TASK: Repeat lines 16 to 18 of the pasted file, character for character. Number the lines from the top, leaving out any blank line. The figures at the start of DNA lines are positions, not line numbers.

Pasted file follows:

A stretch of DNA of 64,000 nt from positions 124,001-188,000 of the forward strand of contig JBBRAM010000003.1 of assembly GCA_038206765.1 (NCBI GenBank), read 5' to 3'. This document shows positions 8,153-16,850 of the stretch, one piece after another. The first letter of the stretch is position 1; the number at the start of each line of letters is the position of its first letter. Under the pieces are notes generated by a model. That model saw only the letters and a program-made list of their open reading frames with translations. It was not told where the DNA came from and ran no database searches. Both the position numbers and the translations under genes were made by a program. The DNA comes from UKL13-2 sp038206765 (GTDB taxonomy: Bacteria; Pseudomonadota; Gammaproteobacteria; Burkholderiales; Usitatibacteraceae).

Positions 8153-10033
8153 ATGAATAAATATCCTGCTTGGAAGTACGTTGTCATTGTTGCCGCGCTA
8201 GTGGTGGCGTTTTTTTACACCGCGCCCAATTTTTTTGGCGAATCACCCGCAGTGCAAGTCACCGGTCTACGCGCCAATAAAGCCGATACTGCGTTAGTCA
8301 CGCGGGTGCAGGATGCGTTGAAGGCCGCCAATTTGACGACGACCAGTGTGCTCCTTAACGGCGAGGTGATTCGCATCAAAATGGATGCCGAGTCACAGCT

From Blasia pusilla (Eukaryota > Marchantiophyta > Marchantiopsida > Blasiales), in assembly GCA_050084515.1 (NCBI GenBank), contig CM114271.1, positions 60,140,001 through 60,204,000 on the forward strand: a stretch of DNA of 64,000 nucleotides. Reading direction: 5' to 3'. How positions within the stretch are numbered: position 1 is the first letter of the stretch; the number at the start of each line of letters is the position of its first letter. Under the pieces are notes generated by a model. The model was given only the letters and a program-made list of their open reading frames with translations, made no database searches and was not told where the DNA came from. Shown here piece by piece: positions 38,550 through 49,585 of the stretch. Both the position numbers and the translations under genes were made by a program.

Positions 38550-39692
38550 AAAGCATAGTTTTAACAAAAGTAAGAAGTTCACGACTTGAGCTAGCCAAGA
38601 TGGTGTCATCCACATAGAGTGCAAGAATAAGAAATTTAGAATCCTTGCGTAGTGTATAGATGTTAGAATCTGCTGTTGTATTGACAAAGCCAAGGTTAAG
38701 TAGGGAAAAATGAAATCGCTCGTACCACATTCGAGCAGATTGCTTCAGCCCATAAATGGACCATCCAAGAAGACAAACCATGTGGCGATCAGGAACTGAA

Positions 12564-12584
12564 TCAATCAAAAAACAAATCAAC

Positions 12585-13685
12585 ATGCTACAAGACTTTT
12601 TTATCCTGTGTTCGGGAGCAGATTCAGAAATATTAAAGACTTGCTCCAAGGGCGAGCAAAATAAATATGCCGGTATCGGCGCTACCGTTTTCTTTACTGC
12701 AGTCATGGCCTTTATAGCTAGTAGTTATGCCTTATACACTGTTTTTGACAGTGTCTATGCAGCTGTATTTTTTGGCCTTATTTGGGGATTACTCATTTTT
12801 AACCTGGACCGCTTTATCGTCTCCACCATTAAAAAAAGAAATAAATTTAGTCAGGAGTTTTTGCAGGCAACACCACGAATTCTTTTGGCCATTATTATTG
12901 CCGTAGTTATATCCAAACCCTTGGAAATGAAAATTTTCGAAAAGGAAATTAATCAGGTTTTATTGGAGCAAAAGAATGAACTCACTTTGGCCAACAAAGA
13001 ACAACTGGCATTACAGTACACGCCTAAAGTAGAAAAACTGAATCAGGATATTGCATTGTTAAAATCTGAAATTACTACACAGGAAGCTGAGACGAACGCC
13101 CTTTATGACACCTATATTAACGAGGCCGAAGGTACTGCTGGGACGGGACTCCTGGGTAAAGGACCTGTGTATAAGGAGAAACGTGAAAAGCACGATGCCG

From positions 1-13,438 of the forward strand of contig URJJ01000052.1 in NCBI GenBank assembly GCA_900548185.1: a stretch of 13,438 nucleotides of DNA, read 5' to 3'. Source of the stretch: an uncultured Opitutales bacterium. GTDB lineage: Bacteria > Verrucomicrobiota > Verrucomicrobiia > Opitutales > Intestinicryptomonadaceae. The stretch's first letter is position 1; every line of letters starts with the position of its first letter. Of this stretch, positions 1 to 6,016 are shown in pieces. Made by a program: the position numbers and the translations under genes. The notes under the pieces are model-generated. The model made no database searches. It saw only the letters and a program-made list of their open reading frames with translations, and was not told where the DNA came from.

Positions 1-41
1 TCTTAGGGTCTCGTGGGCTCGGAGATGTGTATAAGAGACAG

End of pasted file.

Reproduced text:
12701 AGTCATGGCCTTTATAGCTAGTAGTTATGCCTTATACACTGTTTTTGACAGTGTCTATGCAGCTGTATTTTTTGGCCTTATTTGGGGATTACTCATTTTT
12801 AACCTGGACCGCTTTATCGTCTCCACCATTAAAAAAAGAAATAAATTTAGTCAGGAGTTTTTGCAGGCAACACCACGAATTCTTTTGGCCATTATTATTG
12901 CCGTAGTTATATCCAAACCCTTGGAAATGAAAATTTTCGAAAAGGAAATTAATCAGGTTTTATTGGAGCAAAAGAATGAACTCACTTTGGCCAACAAAGA